Home' Scoop : Scoop 53 Spring 2010 Contents (08) 9447 4066
Shop 12, Carine Glades Shopping Centre
473 Beach Road, Duncraig
Open every day, 8am – 8pm (except Christmas Day)
fresh fruit + veg
MR Fresh Carine_SM050_v4.indd 1
18/2/10 8:04:19 AM
Capsicum | Red, yellow or green, capsicum
is vibrant and versatile. From nachos and tacos to
pizzas and fresh salads, its sweetness is never out
of place. Seeds should be sown in spring when
the temperature is just above 20oC. When there’s
no chance of an overnight frost, the seeds can be
planted outside. If you decide to plant more than
one, maintain at least a 50cm-gap between them.
After three months, the plant should produce.
Ginger | Unattractive in appearance but
delicious when used well, ginger’s a favourite in
dishes both savoury and sweet. It's best planted in
a tub: simply bury a knob of ginger that you can buy
at the supermarket. It doesn’t really like the cold
and takes about six months to become useable, so
something that can be easily moved is wise. Take
advantage of the fact that it’s a fragrant plant with
pretty flowers as well. For soil, use a good peaty mix
with added sharp sand for drainage. Wetness at the
base of the roots can cause rotting.
Garlic | Perhaps the world’s most commonly
used culinary bulb. To cultivate, use a bulb of garlic
(yep, the ordinary sort at the greengrocer’s should
work, but they may not be a very interesting variety
and may have been sprayed, so shop around).
Separate the individual cloves and plant in a sunny,
well-drained spot 2.5cm deep and 15cm apart. Keep
as much of the skin on as possible and make sure the
cloves are firm. When the leaves start to lose their
greenery in the summer, remove the plant and dry
the bulb in the sun for a few days before storing.
4 egg yolks
8 crushed garlic cloves
1⁄2 tbspn salt
2 tbspns lemon juice
500ml olive oil
Combine the egg yolks, garlic, salt and half the
lemon juice in a food processor or mortar, and
work into a light and creamy sauce. Add the oil
slowly while whisking until the mix thickens, then
add oil in a thin stream.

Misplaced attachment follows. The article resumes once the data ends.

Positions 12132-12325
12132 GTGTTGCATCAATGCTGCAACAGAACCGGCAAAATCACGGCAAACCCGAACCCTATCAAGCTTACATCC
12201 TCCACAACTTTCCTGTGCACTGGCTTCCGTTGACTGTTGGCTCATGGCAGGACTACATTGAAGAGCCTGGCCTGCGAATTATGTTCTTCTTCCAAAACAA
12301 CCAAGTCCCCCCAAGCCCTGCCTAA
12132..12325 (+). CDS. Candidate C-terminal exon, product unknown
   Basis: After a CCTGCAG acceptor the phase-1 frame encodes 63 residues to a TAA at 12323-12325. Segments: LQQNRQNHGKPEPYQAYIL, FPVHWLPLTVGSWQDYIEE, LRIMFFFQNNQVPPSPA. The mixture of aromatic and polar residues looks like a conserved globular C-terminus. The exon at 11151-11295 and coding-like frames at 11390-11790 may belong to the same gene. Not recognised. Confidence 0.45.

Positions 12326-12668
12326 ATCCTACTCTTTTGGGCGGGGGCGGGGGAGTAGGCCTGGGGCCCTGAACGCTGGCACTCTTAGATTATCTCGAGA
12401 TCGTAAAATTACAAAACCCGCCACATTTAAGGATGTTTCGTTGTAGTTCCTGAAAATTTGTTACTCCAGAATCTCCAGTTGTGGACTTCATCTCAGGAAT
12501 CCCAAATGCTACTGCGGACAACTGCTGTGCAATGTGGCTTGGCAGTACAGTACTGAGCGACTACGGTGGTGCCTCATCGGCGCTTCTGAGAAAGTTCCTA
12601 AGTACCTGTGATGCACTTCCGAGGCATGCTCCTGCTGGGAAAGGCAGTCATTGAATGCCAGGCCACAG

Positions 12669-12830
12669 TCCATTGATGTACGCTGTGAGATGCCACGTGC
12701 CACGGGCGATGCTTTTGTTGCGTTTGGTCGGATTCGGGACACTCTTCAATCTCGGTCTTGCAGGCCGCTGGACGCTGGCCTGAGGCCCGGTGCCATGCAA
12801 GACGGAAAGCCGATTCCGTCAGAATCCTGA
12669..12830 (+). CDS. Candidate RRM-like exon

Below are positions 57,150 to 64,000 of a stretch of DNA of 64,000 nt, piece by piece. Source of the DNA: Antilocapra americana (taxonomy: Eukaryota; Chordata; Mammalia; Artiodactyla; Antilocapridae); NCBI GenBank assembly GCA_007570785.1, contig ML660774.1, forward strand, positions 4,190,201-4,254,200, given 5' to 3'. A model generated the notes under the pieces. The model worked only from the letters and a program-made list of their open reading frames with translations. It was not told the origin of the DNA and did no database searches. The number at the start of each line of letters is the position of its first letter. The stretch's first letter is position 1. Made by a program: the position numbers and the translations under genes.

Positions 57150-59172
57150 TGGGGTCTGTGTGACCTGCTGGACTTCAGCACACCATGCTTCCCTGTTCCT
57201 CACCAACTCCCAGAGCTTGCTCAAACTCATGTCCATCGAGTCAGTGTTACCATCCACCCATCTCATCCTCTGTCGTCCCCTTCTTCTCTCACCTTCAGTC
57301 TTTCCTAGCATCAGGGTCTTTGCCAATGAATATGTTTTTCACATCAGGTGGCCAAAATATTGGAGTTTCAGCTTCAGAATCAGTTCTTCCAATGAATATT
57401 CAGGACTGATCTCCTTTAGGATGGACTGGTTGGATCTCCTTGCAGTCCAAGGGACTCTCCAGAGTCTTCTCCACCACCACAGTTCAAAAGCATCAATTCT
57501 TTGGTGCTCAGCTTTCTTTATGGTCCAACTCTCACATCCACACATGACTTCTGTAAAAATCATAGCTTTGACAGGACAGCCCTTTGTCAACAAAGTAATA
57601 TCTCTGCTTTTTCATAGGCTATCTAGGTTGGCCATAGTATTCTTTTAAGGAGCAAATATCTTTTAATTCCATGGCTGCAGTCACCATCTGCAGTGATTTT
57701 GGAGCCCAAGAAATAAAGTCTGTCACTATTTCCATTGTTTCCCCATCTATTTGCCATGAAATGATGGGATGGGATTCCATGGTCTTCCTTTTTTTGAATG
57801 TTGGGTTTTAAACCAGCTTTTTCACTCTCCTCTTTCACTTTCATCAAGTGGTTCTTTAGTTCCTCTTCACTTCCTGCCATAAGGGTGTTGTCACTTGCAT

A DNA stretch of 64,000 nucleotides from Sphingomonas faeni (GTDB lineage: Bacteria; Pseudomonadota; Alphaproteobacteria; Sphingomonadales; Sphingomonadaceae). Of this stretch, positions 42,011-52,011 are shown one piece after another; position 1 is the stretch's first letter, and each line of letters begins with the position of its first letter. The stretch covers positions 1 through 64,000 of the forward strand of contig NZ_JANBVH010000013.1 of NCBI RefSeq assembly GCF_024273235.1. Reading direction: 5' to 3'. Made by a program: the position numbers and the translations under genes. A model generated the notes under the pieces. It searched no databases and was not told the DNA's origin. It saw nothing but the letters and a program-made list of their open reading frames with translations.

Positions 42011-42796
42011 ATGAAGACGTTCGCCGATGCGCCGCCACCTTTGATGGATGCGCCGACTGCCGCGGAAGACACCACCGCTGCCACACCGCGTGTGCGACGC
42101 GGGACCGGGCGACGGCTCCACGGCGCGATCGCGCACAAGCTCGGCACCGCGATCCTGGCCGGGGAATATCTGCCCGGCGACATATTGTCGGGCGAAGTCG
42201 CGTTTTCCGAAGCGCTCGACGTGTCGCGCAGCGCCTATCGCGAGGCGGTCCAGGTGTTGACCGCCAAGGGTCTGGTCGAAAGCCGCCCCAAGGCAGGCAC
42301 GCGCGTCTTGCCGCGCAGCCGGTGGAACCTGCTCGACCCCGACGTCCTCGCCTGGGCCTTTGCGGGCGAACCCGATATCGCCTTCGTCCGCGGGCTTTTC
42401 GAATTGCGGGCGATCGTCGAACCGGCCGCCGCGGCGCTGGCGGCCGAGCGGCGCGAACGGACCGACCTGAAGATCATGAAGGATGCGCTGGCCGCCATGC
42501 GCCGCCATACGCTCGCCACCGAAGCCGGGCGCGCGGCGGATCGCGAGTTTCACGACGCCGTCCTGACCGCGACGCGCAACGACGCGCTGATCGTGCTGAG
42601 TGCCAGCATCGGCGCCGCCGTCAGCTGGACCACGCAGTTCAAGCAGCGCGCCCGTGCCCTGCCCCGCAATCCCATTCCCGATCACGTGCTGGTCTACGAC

Season to taste with salt and pepper and add the
remainder of the lemon juice. Add more water if your
aioli is too thick. To keep, store in a jar, refrigerate,
and it will keep for three weeks.
Basil | Basil has a strong, almost peppery
flavour that can really take a dish to the next
level. Used in many cuisines around the world,
it’s great in pasta sauces and pizza toppings, is a
winning accompaniment to tomato and the key
ingredient in pesto, one of the world’s simplest and
most delicious sauces.
Get your basil in now for a summer of delicious
basil-infused salads. It fares best in warm conditions.
If planted in a well-drained soil in the sun, and if its
flowers are kept trimmed, it is relatively trouble-free
and should produce plenty of leaves to harvest. Basil
will give you plenty of warning when it’s not healthy:
wilting leaves indicate insufficient water and yellow
leaves that more sunlight is needed.
2 crushed garlic cloves
50g pine nuts
2 1⁄2 handfuls of basil leaves
75g grated parmesan cheese
Pesto can be made in a food processor or
with a mortar and pestle. Pound or process the
garlic along with a pinch of salt and pine nuts.
Add the basil leaves gradually and pound them
into a paste against the side of the bowl, or
process them. Stir in the parmesan cheese, and
add olive oil to taste.
This sauce combines very well with pastas and white
meats. Mix in some mayonnaise for a smoother,
more balanced sauce. Replace the pine nuts with
cashews for a creamier flavour.
If storing, carefully pour some olive oil onto the
pesto so that it forms a layer on the top, then cover
with a lid or cling wrap and it should keep for one
week. Makes approximately 250ml.
words Magnus Newman
DIG YOUR GARDEN!
No more excuses... no matter how
small your yard, there’s always a
space to grow something delicious
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